A learning disability is a problem with how the brain takes in, makes sense of, or expresses information. This can affect how your child listens, speaks, reads, writes, spells, or does math. Your child will not outgrow a learning disability. But he or she can build new learning skills that help work around it.
It is important to know what kind of disability your child has and what his or her strengths are. If your child has not yet been tested, talk to your child's school about doing a team assessment. Your child may be able to get help from a learning specialist at school. If so, you and the school will make an Individualized Program Plan (IPP) or an Individual Education Plan (IEP). This plan helps the school help your child to succeed in the classroom.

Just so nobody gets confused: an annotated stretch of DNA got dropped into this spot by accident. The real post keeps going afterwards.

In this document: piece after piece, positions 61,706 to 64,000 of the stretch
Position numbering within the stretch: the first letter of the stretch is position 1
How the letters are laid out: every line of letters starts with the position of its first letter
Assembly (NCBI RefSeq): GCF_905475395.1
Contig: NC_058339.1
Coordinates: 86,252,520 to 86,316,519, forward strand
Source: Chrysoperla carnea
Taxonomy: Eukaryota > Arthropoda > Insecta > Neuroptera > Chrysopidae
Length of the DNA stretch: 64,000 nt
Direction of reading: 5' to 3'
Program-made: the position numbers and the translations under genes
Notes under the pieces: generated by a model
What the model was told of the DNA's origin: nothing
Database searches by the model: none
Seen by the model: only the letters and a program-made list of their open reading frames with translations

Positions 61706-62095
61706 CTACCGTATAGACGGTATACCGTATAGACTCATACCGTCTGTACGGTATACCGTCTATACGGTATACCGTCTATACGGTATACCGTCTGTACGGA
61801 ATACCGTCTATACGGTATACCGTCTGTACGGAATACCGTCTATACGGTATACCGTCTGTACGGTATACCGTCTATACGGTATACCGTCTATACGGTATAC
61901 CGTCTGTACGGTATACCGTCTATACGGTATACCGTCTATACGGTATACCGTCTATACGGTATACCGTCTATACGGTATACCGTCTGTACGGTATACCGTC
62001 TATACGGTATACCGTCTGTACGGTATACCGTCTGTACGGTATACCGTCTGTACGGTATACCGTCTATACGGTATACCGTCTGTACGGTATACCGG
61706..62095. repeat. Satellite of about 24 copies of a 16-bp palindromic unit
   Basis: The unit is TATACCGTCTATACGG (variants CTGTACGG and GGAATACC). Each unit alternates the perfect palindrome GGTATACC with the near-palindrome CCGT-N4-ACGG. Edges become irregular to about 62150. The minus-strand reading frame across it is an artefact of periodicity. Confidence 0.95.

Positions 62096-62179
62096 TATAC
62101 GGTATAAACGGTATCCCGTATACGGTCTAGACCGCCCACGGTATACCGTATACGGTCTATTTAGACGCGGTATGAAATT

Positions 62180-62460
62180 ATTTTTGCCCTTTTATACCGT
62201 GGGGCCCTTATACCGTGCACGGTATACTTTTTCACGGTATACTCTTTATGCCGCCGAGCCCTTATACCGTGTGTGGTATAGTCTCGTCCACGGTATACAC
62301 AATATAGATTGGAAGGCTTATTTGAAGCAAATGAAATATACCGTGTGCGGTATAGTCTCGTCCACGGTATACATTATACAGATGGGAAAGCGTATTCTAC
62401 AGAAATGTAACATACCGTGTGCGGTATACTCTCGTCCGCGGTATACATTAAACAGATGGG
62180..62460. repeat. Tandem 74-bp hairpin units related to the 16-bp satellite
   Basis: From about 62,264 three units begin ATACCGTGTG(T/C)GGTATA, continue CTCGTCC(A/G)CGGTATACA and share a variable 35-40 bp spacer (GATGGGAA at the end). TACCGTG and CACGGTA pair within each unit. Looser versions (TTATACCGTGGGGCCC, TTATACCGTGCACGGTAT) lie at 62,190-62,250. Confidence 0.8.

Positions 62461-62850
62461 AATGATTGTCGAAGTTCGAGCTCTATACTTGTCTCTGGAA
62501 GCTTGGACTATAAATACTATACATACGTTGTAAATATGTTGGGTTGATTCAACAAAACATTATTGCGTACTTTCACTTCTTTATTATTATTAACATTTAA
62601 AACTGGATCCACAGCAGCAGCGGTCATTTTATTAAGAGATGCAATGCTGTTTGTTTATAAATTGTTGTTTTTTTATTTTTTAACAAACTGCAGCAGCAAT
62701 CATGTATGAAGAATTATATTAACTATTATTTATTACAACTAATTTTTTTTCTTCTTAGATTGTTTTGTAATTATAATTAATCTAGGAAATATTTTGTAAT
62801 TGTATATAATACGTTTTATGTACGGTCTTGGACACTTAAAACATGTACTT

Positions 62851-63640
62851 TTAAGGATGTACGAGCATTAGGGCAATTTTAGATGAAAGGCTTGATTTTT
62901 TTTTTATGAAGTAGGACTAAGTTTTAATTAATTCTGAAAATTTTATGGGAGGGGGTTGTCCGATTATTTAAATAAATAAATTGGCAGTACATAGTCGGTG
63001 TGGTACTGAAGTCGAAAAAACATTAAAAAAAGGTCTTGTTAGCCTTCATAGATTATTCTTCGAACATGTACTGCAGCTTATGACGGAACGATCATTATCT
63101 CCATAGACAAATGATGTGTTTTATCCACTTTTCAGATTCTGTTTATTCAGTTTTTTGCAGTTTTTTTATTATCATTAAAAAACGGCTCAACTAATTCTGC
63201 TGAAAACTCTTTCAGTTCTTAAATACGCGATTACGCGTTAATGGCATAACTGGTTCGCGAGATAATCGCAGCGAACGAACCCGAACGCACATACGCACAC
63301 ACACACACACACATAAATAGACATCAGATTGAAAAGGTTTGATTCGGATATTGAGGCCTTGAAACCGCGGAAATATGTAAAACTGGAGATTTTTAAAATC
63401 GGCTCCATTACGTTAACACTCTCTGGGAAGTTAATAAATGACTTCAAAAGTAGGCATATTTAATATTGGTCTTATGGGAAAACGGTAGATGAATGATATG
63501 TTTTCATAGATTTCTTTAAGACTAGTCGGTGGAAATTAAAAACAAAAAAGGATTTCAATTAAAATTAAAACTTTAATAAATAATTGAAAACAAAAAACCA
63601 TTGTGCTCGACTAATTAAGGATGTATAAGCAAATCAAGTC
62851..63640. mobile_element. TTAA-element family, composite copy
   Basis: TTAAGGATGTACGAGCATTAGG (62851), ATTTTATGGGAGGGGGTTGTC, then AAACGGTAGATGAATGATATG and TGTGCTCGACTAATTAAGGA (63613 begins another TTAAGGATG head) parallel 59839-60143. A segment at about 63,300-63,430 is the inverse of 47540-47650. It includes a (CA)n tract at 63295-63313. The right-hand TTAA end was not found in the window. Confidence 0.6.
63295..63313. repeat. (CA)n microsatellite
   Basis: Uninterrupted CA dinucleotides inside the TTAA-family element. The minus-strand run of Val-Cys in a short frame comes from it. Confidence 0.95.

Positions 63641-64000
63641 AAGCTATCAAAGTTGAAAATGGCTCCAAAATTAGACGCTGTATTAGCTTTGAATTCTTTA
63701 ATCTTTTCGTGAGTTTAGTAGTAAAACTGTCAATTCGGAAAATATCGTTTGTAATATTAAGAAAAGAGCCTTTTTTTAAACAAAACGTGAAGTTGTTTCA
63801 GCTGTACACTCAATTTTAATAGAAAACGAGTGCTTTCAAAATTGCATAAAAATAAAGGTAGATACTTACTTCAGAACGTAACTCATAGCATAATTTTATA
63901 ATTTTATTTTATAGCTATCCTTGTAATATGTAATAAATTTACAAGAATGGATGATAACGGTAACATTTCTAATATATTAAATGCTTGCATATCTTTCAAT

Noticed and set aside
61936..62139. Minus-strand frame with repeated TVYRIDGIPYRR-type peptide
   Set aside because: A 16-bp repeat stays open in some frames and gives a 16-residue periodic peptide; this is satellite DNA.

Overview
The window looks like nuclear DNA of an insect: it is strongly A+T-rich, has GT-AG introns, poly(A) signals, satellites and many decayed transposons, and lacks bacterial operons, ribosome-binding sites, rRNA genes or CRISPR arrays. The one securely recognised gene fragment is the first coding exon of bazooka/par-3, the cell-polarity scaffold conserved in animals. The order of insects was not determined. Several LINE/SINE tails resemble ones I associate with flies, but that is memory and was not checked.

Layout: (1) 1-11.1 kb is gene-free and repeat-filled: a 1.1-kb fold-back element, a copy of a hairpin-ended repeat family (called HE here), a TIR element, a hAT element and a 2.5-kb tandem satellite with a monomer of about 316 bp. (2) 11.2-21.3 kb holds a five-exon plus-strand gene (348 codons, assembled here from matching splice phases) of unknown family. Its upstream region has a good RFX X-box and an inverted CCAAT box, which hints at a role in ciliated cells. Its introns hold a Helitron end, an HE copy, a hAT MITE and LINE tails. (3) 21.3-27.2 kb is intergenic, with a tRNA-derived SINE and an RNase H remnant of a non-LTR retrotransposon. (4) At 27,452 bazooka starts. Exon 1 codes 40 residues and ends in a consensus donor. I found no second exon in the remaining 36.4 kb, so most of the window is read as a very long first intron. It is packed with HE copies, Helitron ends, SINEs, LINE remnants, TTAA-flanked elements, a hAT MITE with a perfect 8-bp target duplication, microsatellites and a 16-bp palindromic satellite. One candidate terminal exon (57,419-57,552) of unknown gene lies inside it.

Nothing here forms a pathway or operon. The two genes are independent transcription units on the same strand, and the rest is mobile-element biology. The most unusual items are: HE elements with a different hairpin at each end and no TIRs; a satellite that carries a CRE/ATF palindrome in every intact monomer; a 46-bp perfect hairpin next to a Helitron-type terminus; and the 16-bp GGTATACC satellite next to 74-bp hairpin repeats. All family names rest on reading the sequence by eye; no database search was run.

If your child does not qualify for special services, work with the school to find the best ways to help your child learn. For example, your child may need extra time to finish tests and schoolwork. Some children use audiobooks and record classroom lectures. Others take tests out loud or as short essays, rather than as multiple choice.
Follow-up care is a key part of your child's treatment and safety. Be sure to make and go to all appointments, and call your doctor or nurse call line if your child is having problems. It's also a good idea to know your child's test results and keep a list of the medicines your child takes.
Watch closely for changes in your child's health, and be sure to contact your doctor or nurse call line if:
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Current as of: May 12, 2017
Adam Husney, MD - Family Medicine
& Kathleen Romito, MD - Family Medicine & Louis Pellegrino, MD - Developmental Pediatrics
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